I read an interesting blog post from the Wall Street Journal (http://on.wsj.com/1jrzxcB) titled "What Medicine Could Learn from the Aviation Industry." I found the post an interesting take on EMR and the need to cut through the clutter to get to the information that this needed for the medical professional to make a sounds diagnoses or decision the first time.
So, what is missing from EMR comparing it to the Aviation Industry? I believe that it is standardization. There are plenty of recommendations and frameworks, but not enough standardization. Looking at different EMR implementation from the same vendor at different medical facilities, I am always surprised the amount of variation there is between them. To continue the aviation theme, imagine piloting the same aircraft from one airlines and then go to the same aircraft on a different airlines and having to relearn were all the buttons and knobs are located before you take off. It would be a nightmare. Then say as a pilot you jump back and forth between the two airlines. Having to remember to fly the "same" aircraft two different ways.This wouldn't work in the airline industry and it is presenting problems in the health care industry.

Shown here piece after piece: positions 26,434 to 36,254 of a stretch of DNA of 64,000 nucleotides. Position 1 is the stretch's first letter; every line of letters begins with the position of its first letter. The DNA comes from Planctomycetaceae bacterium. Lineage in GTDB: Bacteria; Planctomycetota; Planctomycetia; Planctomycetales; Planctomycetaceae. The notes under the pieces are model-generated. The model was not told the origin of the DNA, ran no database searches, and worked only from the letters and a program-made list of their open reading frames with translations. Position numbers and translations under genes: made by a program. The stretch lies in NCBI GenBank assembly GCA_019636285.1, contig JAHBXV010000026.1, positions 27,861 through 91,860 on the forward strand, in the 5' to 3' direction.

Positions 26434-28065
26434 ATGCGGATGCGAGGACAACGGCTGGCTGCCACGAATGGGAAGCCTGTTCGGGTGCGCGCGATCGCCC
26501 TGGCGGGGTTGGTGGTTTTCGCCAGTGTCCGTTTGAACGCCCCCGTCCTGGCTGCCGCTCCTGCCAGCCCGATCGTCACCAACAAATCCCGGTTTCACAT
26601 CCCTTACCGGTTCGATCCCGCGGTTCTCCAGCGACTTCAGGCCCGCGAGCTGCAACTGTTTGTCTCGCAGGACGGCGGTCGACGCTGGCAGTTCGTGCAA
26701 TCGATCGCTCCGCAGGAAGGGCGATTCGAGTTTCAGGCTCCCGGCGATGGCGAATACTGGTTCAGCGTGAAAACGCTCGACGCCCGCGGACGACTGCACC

More standardization and compliance to that standardization would help and maybe go a long way in actually getting better user acceptance and satisfaction. Ultimately, providing better patient care. But, that does not seem to be where the business model is for health care EMR/EHR vendors. This is not about interoperability. It is more complicated then that. This is saying that within the same vendor's product, what assurances are there to know that clicking the upper right corner icon/button, the same function will happen regardless of what medical facility you are located?
Health care industry is struggling with interoperability right now and that is fine. The easier it is for systems to talk between one another the more that patient will benefit. But the next step should be more standardization. This too will help the patient experience, but may be even harder than interoperability to put in practice.